Hillary Clinton, Katy Perry, Instagram


Some of the biggest artists in the music industry have thrown their support behind their presidential candidates of choice for 2016—and while they're not all singing the same tune, they've become increasingly vocal.

From Democratic front runner Hillary Clinton, who has Katy Perry roaring her praises, to GOP White House hopeful Ben Carson, who counts Kid Rock among his outspoken fans, politicians are enjoying a chorus of cheers from the music biz.

Clinton leads the pack when it comes to being championed by current hit-makers: In addition to Perry, who performed at a rally for Clinton last month in Iowa and even took over the candidate's Instagram account, the former secretary of state's high-profile fan base includes Christina Aguilera, Ellie Goulding, Ja Rule, Snoop Dogg and Rock and Roll Hall of Famer Carole King.

Christina Aguilera, Snoop Dogg, Carole King

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Despite a friendship with Republican presidential candidate Chris Christie, famous New Jerseyan Jon Bon Jovi has also said he's on Team Clinton. The ex-first lady's campaign even featured the Bon Jovi tune "Beautiful Day" on her official Spotify list.

But Clinton's not the only candidate proving popular with the rock-and-roll crowd. Fellow Democratic candidate Bernie Sanders also has racked up a list of supporters that wouldn't be out of place on anyone's all-star playlist. 

Neil Young famously objected to GOP candidate Donald Trump using his song "Rockin' in the Free World" during the real estate mogul's presidential campaign kickoff. "Neil Young, a Canadian citizen, is a supporter of Bernie Sanders for president of the United States of America," the legendary singer-songwriter's management team said in a statement shortly after Trump's June announcement.

Bernie Sanders, Neil Young, Anthony Keidis

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Sanders' campaign site boasts a long list of musical artists supporting the Vermont senator, including David Crosby, Jackson Browne, Red Hot Chili Peppers, Belinda Carlisle, Chris Shiflett of Foo Fighters and System of a Down's Serj Tankian, among others.

Eric Kasper, an assistant professor of political science at the University of Wisconsin-Eau Claire, says the strong showing of musical backers for Democrats comes as no surprise.

"It's not that all are liberal and none of them are conservative, but there are definitely more liberals than conservatives amongst entertainers," he said. "So it's just a natural thing that they're going to be throwing their support behind Democrats as opposed to Republicans, or at least more of them are."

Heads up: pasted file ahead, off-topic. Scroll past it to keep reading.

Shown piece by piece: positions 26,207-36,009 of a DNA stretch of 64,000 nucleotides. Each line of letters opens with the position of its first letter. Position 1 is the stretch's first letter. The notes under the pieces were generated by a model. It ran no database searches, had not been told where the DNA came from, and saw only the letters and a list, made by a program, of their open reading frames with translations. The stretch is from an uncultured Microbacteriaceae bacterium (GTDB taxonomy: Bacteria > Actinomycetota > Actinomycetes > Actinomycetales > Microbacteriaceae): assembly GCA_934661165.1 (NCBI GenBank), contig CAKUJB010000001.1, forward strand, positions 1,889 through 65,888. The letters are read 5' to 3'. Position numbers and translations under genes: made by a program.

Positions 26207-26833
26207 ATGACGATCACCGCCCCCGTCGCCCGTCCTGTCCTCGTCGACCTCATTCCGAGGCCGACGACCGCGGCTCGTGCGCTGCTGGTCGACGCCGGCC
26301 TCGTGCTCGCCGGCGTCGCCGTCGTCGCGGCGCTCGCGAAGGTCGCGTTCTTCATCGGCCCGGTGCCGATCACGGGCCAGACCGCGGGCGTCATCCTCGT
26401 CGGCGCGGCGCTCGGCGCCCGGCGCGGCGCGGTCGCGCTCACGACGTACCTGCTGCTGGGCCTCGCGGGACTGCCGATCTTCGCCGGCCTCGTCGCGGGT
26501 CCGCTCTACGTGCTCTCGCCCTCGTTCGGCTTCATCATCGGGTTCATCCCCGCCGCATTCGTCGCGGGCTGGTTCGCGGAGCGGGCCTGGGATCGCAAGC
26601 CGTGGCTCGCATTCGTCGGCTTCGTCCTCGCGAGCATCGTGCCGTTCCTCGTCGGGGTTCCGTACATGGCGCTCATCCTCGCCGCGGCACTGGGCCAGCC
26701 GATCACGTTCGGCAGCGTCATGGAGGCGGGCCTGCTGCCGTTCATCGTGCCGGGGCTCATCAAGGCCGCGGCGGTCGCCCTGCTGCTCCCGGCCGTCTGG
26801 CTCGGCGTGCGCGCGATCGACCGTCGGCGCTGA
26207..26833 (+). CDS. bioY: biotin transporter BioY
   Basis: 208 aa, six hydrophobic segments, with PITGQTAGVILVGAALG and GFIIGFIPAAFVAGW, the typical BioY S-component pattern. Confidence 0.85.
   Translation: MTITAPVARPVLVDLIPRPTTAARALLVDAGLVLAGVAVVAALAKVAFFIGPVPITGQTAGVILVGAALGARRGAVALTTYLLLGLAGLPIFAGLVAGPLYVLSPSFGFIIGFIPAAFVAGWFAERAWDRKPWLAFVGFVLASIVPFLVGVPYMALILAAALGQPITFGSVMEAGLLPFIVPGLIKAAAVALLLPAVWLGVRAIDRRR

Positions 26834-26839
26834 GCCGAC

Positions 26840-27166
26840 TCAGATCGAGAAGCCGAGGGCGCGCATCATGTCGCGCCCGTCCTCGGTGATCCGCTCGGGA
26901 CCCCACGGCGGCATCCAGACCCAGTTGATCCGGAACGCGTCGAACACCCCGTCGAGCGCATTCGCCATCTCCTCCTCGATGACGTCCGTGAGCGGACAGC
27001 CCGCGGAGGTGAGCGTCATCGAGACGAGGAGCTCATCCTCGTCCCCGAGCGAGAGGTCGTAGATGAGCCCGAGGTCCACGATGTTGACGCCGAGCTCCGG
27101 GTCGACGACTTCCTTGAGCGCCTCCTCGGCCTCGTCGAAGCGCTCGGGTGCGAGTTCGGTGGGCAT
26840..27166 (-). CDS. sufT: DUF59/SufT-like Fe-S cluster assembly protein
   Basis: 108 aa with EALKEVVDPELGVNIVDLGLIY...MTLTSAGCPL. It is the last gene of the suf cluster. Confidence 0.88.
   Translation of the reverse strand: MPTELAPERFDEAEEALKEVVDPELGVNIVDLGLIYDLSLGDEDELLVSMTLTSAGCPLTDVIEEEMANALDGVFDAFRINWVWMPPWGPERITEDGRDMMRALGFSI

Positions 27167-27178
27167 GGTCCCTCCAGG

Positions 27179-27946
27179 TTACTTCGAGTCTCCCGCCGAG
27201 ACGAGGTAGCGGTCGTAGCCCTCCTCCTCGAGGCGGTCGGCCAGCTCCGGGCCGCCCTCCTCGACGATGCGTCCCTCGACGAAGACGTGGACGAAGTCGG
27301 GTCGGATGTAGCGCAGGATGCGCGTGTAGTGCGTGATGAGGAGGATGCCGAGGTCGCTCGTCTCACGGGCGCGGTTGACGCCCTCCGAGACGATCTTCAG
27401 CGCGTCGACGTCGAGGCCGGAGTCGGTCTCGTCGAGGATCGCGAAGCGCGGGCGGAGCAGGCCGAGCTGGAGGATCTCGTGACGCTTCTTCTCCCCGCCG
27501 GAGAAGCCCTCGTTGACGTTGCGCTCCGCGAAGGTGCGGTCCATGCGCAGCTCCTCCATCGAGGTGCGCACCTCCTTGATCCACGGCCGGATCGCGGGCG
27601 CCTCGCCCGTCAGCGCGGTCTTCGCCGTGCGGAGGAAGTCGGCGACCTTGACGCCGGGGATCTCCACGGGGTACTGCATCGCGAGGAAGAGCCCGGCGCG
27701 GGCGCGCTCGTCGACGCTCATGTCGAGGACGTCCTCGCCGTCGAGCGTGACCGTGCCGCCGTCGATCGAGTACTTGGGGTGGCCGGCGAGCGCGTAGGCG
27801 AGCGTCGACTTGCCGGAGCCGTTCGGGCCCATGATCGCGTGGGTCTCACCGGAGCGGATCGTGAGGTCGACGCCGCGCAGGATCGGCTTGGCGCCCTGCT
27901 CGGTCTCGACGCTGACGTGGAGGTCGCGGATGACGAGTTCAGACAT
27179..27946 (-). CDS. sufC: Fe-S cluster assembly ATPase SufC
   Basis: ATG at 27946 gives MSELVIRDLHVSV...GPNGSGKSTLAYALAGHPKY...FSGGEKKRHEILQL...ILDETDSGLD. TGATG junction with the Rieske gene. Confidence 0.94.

Some Republicans, however, are indeed feeling the love from the music world.

Donald Trump, Wayne Newton, Ted Nugent

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Crooner Wayne Newton and outspoken rocker Ted Nugent have both voiced their support for Trump, while Kid Rock—who endorsed Republican Mitt Romney in 2012 — said in an interview earlier this year that he's "very interested in the things that Ben Carson has to say." Meanwhile, "Knock Three Times" singer Tony Orlando was on hand for the launch of former Arkansas Gov. Mike Huckabee's White House bid.

"Not 100 percent across the board, but a lot of what we tend to see is more country artists, whose fans tend to be a little more conservative politically, endorsing Republican candidates," explains Kasper, who's also a co-author of Don't Stop Thinking About the Music: The Politics of Songs and Musicians in Presidential Campaigns. "More pop and rock and rap artists, if they get into this, they tend to be supporting Democrats, and their fan bases tend to be more in that direction as well."

Ben Carson, Kid Rock

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But is there an actual payoff for politicians who snag an endorsement from a musical artist?

Kasper says there's not much evidence showing that support from entertainers moves the needle on Election Day. Bruce Springsteen and Michael Stipe memorably performed at rallies for John Kerry in 2004, an example of starry endorsements not translating into success at the polls. But the benefit can come in other forms, such as a bigger turnout at campaign rallies.

A celebrity face on the campaign trail can entice other others to sign up to volunteer for that candidate "and knock on doors and that sort of thing," says Kasper. "So it can help with those get-out-the-vote efforts in that way."

But once again, only time will tell which candidate is singing a victory song at the end of the day.

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